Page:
• Constraints on the structure of primary key for materialized view:
    • The key of the materialized view must contain all the columns that form the key of the base table. This is because the definition of uniqueness of the row must be the same.
    • The key of the materialized view can contain at most one regular column from the base table on condition that this column can never be null.
  • Use of materialized views on the table put an additional work on the database, so plan resources accordingly.
  • To build rows in the materialized view, Cassandra needs to read the corresponding row from the base table, which puts additional load onto the IO system and increases latencies.
  • If the materialized view has a different partition key, the insert of the data require network communication with other nodes that are responsible for corresponding token range.
  • In some cases, a materialized view can be out-of-sync with the base table. If this happens, it rebuild using nodetool rebuild_view (regular repair doesn’t work for materialized views).
  • When a materialized view is created on a table with already existing data, a materialized view needs to be built, which may take some time, depending on the amount of data. Check the status of the built job with nodetool viewbuildstatus command.
  • In Cassandra, materialized views are still marked as experimental and not recommended for production use.

Although materialized views are handy from a development point of view, you can achieve better performance by creating one or more auxiliary tables and writing to all of them. Although it adds complexity to the application code, it also has its benefits, such as more flexibility in defining the primary key for auxiliary tables and avoiding the reading the data from disk before writing an entry into a materialized view.

If materialized views are still required, keep their number low. Check the number of materialized views with following command:
grep 'CREATE MATERIALIZED VIEW' schema.cql|wc -l

Check use of SASI indexes

SASI (SSTable-attached Secondary Indexes) are an alternative implementation of secondary indexes aimed at allowing more flexibility in the querying criteria and improved performance. SASI were contributed to Apache Cassandra by an external contributor, but the initial implementation was developed for a very specific use case using an old version of Cassandra and a deprecated API. Moreover, it was tested to a very limited extent. Further testing and initial experimentation showed that SASI indexes are affected by numerous bugs. Despite fixes and improvements, they are still not considered production-ready as they are unreliable and risk returning inconsistent results.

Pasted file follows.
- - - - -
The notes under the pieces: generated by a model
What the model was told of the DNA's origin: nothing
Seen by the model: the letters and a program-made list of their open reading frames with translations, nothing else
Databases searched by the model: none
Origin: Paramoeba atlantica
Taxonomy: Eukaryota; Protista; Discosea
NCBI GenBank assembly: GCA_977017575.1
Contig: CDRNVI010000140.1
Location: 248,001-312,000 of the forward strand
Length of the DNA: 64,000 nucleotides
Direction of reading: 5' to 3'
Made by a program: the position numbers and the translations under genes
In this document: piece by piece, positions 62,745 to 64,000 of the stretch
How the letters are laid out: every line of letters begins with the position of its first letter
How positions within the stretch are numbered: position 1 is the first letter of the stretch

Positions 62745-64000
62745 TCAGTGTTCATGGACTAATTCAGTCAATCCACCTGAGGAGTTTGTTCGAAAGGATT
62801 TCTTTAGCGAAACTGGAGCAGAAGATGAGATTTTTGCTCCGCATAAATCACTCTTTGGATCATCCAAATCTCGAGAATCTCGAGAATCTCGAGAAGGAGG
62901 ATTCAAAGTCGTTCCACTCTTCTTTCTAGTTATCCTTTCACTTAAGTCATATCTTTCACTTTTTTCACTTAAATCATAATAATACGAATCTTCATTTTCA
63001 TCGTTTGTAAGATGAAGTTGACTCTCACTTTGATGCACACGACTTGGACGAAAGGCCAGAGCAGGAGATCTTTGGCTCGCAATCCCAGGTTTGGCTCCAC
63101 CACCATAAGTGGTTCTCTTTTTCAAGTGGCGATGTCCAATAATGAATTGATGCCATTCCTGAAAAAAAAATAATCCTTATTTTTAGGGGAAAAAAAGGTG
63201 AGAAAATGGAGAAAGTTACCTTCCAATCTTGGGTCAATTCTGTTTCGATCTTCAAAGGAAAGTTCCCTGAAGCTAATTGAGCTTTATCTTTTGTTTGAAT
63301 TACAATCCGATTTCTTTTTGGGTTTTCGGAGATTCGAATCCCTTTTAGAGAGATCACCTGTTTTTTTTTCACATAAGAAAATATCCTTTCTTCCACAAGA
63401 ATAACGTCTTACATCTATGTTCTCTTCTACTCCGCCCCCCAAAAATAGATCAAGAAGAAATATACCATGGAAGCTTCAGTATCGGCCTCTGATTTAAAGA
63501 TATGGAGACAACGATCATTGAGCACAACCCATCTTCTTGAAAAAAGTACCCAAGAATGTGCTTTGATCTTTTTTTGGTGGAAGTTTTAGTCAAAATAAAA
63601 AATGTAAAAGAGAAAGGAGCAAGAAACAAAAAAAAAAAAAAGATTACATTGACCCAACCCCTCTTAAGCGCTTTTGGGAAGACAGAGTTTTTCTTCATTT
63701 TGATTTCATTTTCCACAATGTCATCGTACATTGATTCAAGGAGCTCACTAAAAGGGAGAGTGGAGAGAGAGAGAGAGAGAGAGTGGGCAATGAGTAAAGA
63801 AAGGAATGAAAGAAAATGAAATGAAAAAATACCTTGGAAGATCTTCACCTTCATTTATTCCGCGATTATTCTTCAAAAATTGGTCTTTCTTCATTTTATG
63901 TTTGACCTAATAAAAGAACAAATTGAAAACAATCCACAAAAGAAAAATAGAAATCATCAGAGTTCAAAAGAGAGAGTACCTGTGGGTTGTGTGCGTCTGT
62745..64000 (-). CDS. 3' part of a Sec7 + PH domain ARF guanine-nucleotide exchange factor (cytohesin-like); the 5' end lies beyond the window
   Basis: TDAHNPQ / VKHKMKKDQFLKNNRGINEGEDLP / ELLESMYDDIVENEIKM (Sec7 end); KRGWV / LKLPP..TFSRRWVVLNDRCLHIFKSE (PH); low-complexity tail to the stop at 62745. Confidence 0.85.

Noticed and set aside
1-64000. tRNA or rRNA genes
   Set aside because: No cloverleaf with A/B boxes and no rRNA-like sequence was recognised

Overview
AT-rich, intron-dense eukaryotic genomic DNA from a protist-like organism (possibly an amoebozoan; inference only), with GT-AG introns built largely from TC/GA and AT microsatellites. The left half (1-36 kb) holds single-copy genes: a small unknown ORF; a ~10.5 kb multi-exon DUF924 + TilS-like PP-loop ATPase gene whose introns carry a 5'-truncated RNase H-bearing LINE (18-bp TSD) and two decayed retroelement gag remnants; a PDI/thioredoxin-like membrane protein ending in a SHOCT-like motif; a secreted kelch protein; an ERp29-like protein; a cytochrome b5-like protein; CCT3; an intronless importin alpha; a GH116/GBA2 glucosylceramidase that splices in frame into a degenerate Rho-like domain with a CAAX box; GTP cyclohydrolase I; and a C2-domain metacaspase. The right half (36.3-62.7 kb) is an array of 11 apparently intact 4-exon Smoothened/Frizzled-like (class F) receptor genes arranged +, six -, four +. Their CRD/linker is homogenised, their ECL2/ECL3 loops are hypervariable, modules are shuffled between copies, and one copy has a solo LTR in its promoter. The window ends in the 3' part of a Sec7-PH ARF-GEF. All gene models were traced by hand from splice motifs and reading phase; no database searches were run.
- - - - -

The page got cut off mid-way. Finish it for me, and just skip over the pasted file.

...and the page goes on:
DataStax recommended avoiding SASI indexes for any query on a production system.

You can check usage of SASI indexes with following command:
grep -e 'CREATE CUSTOM INDEX.*SASIIndex' schema.cql|wc -l

Check use of DSE Search indexes

DSE includes its own implementation of search index called DSE Search, based on the Apache Solr. This implementation is transparently integrated with core Cassandra and allows to indexing of stored data. It can perform different types of searches on arbitrary columns of the table or their combinations, such as full text search, range search, exact search, and so on.

Although it is very flexible, several things need to be taken into consideration:
Note: There are limitations imposed by Apache Lucene and Solr, as well as DSE Search. Many of these limitations are fixed in the Storage-Attached Indexing (SAI) available in the DSE 6.8.
  • To build an object inside the DSE Search index, DSE needs to read the corresponding row from the base table, which increases IO.
  • The number of the tables with DSE Search index.

    The recommended maximum number of indexes depends on the version of the DSE and hardware. See Capacity planning for DSE Search.

  • Use and number of virtual nodes.

    Because DSE Search performs scatter-gather query against all token ranges, the number of queries sent is directly proportional to the number of token ranges. For DSE Search use single-token architecture or keep number of vnodes to 8 or less.

  • Size of the search index.

    The recommendation is to keep a single index side under the 250 GB limit, with 500 GB size for all search indexes.

  • What columns are indexed and their types.

    The size of the DSE Search index can be significantly bigger than the size of the data in Cassandra, depending on the types of the indexed columns and type of indexing. To keep the index size under the control, index only columns required for searching. Different indexing types can also affect the performance. For example, text columns are indexed for full text search versus the substring search.

  • Some data types are not supported, such as counters and frozen maps.
  • Static columns are not indexed.
  • Number of objects (documents) inside the individual search index on the single node (maximum 2 billion documents).

    This limit can be reached fast when the indexed table uses columns with user-defined types, as such columns are indexed as separate documents.

  • DSE Search executes query with consistency level ONE. This means there could be discrepancy in returned results if the data aren’t repaired.
  • Row-level access control isn’t supported.
You can check usage of DSE Search index with following command:
grep -e 'CREATE CUSTOM INDEX.*Cql3SolrSecondaryIndex' schema.cql|wc -l

Access schema and configuration of individual indexes using the DESCRIBE ACTIVE SEARCH INDEX command.